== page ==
Eligh | Music | Salt Lake City | Salt Lake City Weekly


California rapper Eligh's experimental hip-hop chronicles the darkest and lightest times in his life

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Eligh, a rapper and producer from Los Angeles, remembers being a tiny kid, clutching his mom's legs while she sang folk music at protests. Since then, he has released albums as a solo artist and in three hip-hop groups. He dropped 80 HRTZ (Crowsnest) in August and is already working on the next one, which, he says, is "80- to 90-percent done."

His mother, Jo Wilkinson, never really got the chance to record music as a folk singer, having been a single mother with two kids, but the two of them released an album together—a hip-hop and folk mix called On Sacred Ground (Legendary Music). The album has flowing folk melodies from Wilkinson with Eligh adding beats and rapping some verses.

It's his 18th album—not counting another two dozen with The Grouch & Eligh, Living Legends and 3 Melancholy Gypsys—and not every track has Eligh rapping. Some are purely instrumental. He says sometimes words don't come to him but, when he loves the track, he keeps it. 80 HRTZ features more tribal beats, some much more subtle than the average club-rap record. Not only were unique instruments used on this album, but the lyrics are as clever and rapid-fire quick as on any previous albums.

Each album is different; Eligh says if you don't try something new on each, the music will get boring. So, to dodge tedium, he switched producers for each of his previous three albums. Given that he's cranked out so much music in the past 20 years, he says that's what he needs to do. "I never stop. I always have the chamber loaded, so to speak. No. 1, it's what I love to do. No. 2, in this day and age, if you don't constantly put out quality music, or music—period, you can easily get lost."

His music is personal and autobiographical, so darker times in his life produced heavier records. "Pain produces great, heavy music," he says. One of the most difficult projects to work on was the summer 2005 record he released with 3 Melancholy Gypsys (a trio that includes Scarub and Murs), Grand Caravan to the Rim of the World (Grey Crow Records). One of those tracks, "And If," is about how easy love is lost if it's not nurtured. In one of Eligh's verses, he bleeds for his listeners: You seek my company but I'm not up for that/ Just want to lay you on your back/ Don't want to conversate in fact/ Don't know if we should kick it at all/ Don't want to cause your heart to fall/ Don't want to be that man/ I'm not the one/ I'm not at all.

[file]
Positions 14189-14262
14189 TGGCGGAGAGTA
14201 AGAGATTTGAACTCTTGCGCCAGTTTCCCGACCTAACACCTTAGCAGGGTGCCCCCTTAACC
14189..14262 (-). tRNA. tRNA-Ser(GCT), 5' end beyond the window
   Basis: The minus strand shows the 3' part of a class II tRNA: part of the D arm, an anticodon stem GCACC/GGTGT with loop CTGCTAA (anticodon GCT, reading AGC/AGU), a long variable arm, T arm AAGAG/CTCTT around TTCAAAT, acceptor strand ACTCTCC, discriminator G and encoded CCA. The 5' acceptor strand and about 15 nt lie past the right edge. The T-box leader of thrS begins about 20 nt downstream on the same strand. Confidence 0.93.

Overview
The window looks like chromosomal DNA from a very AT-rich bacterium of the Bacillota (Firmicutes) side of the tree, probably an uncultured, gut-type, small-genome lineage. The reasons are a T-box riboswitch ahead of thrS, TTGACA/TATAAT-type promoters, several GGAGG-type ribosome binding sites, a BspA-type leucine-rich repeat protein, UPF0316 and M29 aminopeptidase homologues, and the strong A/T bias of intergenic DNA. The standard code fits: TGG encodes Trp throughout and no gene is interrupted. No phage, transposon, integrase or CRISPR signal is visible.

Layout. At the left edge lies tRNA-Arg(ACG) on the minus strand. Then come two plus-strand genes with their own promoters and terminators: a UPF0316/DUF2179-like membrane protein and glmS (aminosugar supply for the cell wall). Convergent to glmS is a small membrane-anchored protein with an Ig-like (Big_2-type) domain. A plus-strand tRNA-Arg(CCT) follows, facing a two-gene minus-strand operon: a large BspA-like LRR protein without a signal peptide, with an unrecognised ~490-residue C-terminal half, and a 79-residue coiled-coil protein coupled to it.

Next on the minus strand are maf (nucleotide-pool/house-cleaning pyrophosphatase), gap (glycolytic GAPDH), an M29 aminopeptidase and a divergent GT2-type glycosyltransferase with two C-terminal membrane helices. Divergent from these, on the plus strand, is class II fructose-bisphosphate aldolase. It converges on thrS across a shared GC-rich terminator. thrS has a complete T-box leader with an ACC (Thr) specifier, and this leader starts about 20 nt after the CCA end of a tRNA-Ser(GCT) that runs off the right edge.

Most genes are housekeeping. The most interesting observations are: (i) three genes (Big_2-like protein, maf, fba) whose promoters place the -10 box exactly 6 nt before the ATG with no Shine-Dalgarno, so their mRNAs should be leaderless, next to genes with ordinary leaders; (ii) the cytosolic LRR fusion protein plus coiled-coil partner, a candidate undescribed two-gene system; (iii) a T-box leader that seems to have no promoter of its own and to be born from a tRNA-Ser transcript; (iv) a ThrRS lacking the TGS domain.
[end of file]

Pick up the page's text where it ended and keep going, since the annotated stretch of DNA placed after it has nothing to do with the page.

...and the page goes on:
"I made it during a time when I was super-depressed and either in withdrawals or high," Eligh says. "It was a bad time, but the album is amazing."

In 2005, after four months of being sick from withdrawals from trying to quit cocaine, depressed and unmotivated to make music or tour, he decided to go to rehab to get sober. "All the horrible stuff was a motivator and produced a certain sound. I really love those albums where I was in that space. On the opposite side, you come out of it and have so much to say and share." He admits he sometimes envies people when they smoke weed, but resists the temptation himself, because, as he raps on "If I Still Smoked" from 80 HRTZ, he's a "kid who couldn't stop once his foot to the gas."

Eligh maintains a positive outlook about the difficult events in his life, including getting kicked out of his house. At 17, he decided he was done with school. "I didn't want to do anything. I didn't want to work. I didn't want to go to school. I wanted to make music," he says. Wilkinson told him to get a job and, when he didn't, she kicked him out. "That was the best thing she ever could have done," Eligh says. "I ended up in the Bay Area, and that's where I began my journey." He moved in with his aunt, uncle and cousins in Berkeley, Calif., and met Grouch, whose best friend at the time had been dating Eligh's cousin.

Hip-hop had already settled into Eligh's soul by that time; he caught the bug after seeing the movie Beat Street and buying LL Cool J's I'm Bad. In seventh grade, he and his friend, Scarub, started rapping in the schoolyard. They called themselves the Boogaloo Badboys. In high school, they started 3MG, their first real rap group. While in the Bay Area, Eligh worked with Grouch and six others in an indie-rap group called Living Legends, which led to Grouch & Eligh. "I've been around music since Day 1 and my mom bought me a PlaySkool record," says Eligh. "She bought me a Bruce Springsteen record [Born to Run] when I was 5, [and it] is like a security blanket for me, like a Linus blanket. I carry it around when I get on the airplane. I still put it on in my headphones, and it makes me feel at peace."

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